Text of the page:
CHM 1046
General Chemistry II
Dr. Michael Blaber


Chemical Equilibrium

Applications of Equilibrium Constants


This section of our study of equilibrium constants deals with various types of calculations, including:

  1. How to figure out in which direction a reaction will go (i.e. towards making product, or more reactant)
  2. Calculating equilibrium concentrations. This may involve knowing equilibrium values for some of the reactants and products and determining the concentration of an unknown.
  3. Alternatively, we may be provided with the starting concentrations of reactants and products and may be asked to find the equilibrium concentrations

The Magnitude of K

The magnitude of the equilibrium constant, K, indicates the extent to which a reaction will proceed:

Knowing the value of the equilibrium constant, K, will allow us to determine:

Predicting the Direction of a Reaction

The value of Kc for the Haber reaction at 472C is 0.105. If we place the following amounts of H2(g), N2(g) and NH3(g) in a 3.0L container at 472C will the N2(g) and H2(g) react to form more NH3(g)?

N2(g) + 2H2(g) ó 2NH3(g)

First of all, we need to convert the amounts of the components into concentrations (mol/L or M). Thus, we will divide the mol value by the volume of the container (gases expand to fill their container)

We need to state the equilibrium expression for this reaction, based upon the balanced equation:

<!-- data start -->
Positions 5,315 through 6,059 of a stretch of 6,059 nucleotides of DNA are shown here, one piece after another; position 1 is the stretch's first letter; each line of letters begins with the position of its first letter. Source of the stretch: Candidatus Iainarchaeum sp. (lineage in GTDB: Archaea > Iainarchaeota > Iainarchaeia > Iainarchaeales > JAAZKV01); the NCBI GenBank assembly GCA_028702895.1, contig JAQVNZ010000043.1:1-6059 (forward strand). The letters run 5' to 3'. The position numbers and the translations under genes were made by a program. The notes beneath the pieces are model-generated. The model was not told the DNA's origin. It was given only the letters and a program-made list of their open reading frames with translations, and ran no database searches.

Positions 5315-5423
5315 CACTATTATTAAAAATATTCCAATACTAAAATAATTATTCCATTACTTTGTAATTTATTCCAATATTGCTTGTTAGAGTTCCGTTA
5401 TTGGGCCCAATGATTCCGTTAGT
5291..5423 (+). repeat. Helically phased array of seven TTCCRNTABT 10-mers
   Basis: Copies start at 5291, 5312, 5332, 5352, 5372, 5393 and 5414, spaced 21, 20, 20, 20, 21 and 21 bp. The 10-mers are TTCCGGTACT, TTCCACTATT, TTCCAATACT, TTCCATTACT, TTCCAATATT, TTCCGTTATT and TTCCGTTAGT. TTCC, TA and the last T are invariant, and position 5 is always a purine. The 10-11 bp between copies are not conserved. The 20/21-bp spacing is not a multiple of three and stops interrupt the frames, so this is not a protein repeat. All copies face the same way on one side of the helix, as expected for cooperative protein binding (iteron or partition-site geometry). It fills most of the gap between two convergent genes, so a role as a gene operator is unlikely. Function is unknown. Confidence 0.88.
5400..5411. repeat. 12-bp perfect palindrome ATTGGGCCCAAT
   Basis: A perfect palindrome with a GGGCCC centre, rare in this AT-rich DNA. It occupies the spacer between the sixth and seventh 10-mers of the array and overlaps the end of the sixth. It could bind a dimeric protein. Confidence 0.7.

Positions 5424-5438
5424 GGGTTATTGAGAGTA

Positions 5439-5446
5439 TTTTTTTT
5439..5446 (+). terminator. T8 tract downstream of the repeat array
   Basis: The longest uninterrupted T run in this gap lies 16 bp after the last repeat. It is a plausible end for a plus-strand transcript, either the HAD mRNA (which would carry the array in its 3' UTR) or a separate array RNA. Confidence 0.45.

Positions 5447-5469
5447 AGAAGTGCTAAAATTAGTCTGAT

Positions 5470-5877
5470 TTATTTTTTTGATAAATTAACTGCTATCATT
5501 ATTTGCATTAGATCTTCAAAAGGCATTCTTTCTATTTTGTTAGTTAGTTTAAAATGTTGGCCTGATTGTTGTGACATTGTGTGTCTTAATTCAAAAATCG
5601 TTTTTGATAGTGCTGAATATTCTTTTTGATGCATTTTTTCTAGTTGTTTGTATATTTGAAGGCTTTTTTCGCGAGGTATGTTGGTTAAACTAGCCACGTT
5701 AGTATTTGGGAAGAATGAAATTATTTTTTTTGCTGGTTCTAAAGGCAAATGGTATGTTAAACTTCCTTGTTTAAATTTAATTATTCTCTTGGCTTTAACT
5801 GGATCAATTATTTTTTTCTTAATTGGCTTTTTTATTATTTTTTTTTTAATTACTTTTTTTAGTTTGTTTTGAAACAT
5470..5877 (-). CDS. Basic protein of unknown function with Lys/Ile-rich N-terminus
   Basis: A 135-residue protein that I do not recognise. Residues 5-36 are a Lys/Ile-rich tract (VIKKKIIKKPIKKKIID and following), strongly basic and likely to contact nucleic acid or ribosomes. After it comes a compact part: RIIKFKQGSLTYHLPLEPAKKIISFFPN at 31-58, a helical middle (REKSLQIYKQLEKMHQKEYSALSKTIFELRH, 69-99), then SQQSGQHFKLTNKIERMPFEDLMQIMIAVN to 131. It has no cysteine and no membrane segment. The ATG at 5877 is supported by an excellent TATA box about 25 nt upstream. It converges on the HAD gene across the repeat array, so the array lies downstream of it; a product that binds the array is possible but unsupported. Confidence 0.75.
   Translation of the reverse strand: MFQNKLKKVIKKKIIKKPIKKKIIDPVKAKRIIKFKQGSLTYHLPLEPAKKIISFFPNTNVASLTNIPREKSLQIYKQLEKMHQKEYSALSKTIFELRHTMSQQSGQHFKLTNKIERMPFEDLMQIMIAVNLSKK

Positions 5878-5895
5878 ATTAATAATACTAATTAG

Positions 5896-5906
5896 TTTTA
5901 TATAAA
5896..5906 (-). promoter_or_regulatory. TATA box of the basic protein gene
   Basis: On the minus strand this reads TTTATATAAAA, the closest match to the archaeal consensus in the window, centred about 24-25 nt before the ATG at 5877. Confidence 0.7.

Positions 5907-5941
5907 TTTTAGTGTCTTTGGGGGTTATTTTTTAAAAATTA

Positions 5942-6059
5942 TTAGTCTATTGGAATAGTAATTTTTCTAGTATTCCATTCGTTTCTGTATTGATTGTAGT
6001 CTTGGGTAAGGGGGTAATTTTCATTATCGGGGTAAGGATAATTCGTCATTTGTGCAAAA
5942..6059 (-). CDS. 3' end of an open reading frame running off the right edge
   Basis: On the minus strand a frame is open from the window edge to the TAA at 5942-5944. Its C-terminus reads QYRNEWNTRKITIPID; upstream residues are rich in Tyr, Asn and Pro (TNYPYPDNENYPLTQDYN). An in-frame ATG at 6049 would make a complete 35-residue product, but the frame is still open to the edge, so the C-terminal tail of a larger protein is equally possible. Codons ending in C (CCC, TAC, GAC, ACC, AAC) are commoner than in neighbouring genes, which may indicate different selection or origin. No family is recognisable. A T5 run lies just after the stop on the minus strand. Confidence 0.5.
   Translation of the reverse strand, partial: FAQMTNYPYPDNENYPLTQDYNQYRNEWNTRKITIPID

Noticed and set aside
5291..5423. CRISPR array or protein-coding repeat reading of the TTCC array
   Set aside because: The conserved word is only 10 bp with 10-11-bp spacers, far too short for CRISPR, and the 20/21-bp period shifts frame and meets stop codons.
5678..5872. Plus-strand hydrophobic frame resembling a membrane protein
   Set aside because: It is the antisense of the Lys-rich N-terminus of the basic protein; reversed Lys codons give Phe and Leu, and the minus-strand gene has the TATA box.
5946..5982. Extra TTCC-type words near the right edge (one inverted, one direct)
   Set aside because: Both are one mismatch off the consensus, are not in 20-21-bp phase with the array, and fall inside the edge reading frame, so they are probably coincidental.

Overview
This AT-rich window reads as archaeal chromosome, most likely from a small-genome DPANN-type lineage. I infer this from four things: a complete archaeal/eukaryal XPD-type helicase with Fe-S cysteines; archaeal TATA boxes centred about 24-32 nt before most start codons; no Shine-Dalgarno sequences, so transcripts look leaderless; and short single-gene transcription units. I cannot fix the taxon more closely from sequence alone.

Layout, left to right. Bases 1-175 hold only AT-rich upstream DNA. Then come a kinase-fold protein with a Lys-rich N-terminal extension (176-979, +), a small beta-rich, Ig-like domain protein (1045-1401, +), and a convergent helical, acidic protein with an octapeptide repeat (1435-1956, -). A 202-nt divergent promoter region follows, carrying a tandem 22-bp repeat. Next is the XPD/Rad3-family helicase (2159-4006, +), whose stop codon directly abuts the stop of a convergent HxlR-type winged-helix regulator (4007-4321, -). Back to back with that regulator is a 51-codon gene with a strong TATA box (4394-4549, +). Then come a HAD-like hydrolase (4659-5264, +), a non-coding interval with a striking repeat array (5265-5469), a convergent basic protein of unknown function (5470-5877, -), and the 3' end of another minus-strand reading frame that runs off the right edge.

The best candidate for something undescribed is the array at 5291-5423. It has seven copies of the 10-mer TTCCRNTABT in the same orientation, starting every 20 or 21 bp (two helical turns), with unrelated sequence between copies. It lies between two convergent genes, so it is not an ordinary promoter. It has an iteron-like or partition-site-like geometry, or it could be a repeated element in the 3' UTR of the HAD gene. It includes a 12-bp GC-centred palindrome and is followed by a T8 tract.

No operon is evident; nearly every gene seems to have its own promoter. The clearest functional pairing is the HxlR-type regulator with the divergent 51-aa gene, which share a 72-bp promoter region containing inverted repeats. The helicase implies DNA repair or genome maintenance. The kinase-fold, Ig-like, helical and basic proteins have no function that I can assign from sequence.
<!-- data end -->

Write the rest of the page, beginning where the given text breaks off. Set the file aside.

N2(g) + 3H2(g) <=> 2NH3(g)

Inserting the initial values of reactants and products into the equilibrium expression we get the following:

= (0.600)2/((2.77)*(0.167)3)

= 27.9

How does this number compare to the value of the equilibrium constant at this temperature?

When we substituted the initial values for the concentrations of the reactants and products into the equilibrium expression the number we came up with is called the Reaction Quotient (Q) (i.e. "the initial value of the equilibrium constant")

Calculation of the Equilibrium Concentration of a Reactant or Product

Many types of equilibrium problems deal with determining how much of a product (or reactant) we will have once a reaction reaches equilibrium.

The following example involves Kp and partial pressures for our friend, the Haber reaction:

At 500 Kp = 1.45 x 10-5 for the Haber reaction:

N2(g) + 3H2(g) <=> 2NH3(g)

In a sample of N2(g), H2(g) and NH3(g) at equilibrium in a Haber reaction the partial pressure of the H2(g) is 1.32 atm, and the partial pressure of the N2(g) is 0.648 atm. What is the partial pressure of the NH3(g) in the equilibrium mixture?

In this problem we have a homogeneous equilibrium of gases and the equilibrium constant, Kp, is given in terms of partial pressures of the component gases.

1.45 x 10-5 = (PNH3)2 / ((0.648)*(1.32)3)

PNH3 = (2.16 x 10-5)1/2

PNH3 = 4.64 x 10-3 atm

If there is any doubt that we have done the calculations correctly, we can substitute this value (along with the equilibrium partial pressures for H2(g) and N2(g)) into the equilibrium expression and make sure that we get the correct value for Kp


Solving equilibrium concentrations of all components in a reaction